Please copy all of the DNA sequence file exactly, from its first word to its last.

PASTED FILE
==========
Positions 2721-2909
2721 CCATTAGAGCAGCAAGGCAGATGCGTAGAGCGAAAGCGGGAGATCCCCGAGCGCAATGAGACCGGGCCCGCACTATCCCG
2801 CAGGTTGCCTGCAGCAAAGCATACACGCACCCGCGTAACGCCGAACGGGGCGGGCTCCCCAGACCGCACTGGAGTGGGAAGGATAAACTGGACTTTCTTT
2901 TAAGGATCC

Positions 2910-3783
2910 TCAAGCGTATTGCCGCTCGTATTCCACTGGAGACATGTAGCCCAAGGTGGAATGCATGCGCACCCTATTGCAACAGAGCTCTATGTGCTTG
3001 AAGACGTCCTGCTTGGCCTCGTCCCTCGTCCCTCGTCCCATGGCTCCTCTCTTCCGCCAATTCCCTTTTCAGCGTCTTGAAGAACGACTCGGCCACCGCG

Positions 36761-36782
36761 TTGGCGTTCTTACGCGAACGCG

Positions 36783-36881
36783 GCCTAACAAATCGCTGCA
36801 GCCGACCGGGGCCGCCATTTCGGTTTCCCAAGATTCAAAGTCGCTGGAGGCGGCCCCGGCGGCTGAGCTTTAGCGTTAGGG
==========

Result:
Positions 2721-2909
2721 CCATTAGAGCAGCAAGGCAGATGCGTAGAGCGAAAGCGGGAGATCCCCGAGCGCAATGAGACCGGGCCCGCACTATCCCG
2801 CAGGTTGCCTGCAGCAAAGCATACACGCACCCGCGTAACGCCGAACGGGGCGGGCTCCCCAGACCGCACTGGAGTGGGAAGGATAAACTGGACTTTCTTT
2901 TAAGGATCC

Positions 2910-3783
2910 TCAAGCGTATTGCCGCTCGTATTCCACTGGAGACATGTAGCCCAAGGTGGAATGCATGCGCACCCTATTGCAACAGAGCTCTATGTGCTTG
3001 AAGACGTCCTGCTTGGCCTCGTCCCTCGTCCCTCGTCCCATGGCTCCTCTCTTCCGCCAATTCCCTTTTCAGCGTCTTGAAGAACGACTCGGCCACCGCG

Positions 36761-36782
36761 TTGGCGTTCTTACGCGAACGCG

Positions 36783-36881
36783 GCCTAACAAATCGCTGCA
36801 GCCGACCGGGGCCGCCATTTCGGTTTCCCAAGATTCAAAGTCGCTGGAGGCGGCCCCGGCGGCTGAGCTTTAGCGTTAGGG